What we know so far about Parsons Green bucket bomber suspects
Yahyah Faroukh, 21, was arrested on Saturday night just hours after police caught an 18-year-old at the port of Dover, suspected of planting the bomb in the London Underground which injured 30 people.
The younger man has not been named, but is believed to be an Iraqi orphan who moved to the UK when he was 15 after his parents died.
Faroukh has previously been registered as living with foster parents Ronald and Penelope Jones in Sunbury-on-Thames, Surrey, where the 18-year-old bomb suspect had also been living.
Believed to be from Damascus originally, Faroukh has lived in Britain for at least four years. His home, close to the southern boundary of Heathrow in Stanwell, Surrey, was also raided.
Witnesses described seeing him being arrested outside Aladdin’s Fried Chicken in Hounslow at midnight on Saturday. He was tackled to the ground before undercover officers took his phone and a forensic team wrapped plastic around his arms and legs, according to the Sun.
His home was raided on Sunday by counterterrorism police. Another property in Hounslow is also being searched, Scotland Yard said.
Faroukh’s Facebook profile lists him as a former pupil at West Thames College in Isleworth, and says he is from Damascus. A second account lists his place of work as BSQ London, which describes itself as a record label and events company.
His profile pictures include him posing on Brighton beach, in Trafalgar Square and beside an iconic London double decker bus. He has also posted dozens of images of the war in Syria and children being carried out from the debris of bombed-out buildings.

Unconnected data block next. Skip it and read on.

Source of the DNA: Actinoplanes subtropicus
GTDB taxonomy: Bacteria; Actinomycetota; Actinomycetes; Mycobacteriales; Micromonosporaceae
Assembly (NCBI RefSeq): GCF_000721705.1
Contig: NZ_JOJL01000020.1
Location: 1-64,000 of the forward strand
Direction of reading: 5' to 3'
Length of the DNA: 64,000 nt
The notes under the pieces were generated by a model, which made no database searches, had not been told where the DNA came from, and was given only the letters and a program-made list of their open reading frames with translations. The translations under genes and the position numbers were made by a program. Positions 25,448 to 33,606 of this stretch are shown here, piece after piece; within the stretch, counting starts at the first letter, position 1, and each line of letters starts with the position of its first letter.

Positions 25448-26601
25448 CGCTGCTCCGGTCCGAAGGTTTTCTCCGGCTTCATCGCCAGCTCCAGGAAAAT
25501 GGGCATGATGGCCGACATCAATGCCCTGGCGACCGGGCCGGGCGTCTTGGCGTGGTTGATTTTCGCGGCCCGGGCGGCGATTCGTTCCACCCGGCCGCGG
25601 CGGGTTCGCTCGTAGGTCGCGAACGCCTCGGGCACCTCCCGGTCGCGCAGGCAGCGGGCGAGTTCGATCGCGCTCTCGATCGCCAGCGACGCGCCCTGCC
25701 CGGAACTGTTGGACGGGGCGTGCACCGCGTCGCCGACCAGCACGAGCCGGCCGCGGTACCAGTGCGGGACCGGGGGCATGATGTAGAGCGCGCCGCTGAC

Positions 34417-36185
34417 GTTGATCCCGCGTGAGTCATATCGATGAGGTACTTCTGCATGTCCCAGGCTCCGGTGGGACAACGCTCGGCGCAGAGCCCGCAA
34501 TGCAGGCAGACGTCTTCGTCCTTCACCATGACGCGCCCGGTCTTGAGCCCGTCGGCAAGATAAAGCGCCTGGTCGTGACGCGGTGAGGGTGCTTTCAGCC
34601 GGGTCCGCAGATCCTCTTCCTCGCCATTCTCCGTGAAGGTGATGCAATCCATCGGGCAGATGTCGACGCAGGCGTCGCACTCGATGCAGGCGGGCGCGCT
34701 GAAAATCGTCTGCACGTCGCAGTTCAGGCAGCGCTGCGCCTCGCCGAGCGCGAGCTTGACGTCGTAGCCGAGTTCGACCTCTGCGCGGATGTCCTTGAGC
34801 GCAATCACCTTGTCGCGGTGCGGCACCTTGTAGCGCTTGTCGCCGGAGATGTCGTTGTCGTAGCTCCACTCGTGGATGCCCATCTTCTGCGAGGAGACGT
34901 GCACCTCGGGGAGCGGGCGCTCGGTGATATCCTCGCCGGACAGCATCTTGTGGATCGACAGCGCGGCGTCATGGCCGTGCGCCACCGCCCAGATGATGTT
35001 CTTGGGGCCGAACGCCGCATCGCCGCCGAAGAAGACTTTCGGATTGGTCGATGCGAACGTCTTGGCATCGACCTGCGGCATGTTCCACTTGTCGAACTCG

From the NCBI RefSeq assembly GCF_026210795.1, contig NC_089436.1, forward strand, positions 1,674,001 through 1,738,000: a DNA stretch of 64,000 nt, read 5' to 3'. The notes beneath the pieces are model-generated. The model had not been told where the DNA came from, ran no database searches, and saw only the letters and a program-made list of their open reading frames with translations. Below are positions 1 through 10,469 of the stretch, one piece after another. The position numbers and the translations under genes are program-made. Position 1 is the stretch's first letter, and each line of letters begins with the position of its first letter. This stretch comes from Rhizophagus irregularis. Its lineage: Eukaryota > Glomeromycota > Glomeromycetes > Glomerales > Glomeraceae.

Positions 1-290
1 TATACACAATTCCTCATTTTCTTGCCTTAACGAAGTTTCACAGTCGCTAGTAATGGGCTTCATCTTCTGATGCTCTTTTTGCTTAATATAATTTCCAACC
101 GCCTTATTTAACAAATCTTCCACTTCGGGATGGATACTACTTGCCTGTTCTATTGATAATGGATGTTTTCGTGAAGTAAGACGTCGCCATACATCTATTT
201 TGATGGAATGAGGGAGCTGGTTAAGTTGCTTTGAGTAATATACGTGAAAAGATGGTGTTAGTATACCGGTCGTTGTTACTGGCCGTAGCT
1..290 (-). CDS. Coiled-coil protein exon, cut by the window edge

Samir Fauor Awad, Faroukh’s cousin, told the Times he “likes to live in England” and he “does not pray and I think he is not religious.”
The Joneses have taken in hundreds of children since the 1970s and had only recently returned to fostering after being moved by the plight of youngsters caught up in the refugee crisis. They were appointed MBEs for their fostering work in 2009.
The couple are understood to have been looking after two teenaged refugees in recent weeks. One had attracted police attention because of a minor offence, a family friend told the Times, but it was the quieter boy who had been detained at Dover.
Britain’s terrorism threat has been lowered to “severe” after being raised to “critical” over the weekend – its highest level. That means an attack is no longer imminent, but is still highly likely.
Officers are looking for equipment and materials used to manufacture the crude explosive device that partially detonated on a rush-hour tube train on the District line on Friday morning.
Home Secretary Amber Rudd told the BBC police had made “good progress” in the investigation and urged “everybody to continue to be vigilant but not alarmed.”
Assistant Metropolitan Police Commissioner Mark Rowley said police had gained a “greater understanding” of how the bomb was prepared, but said there was “still much more to do.”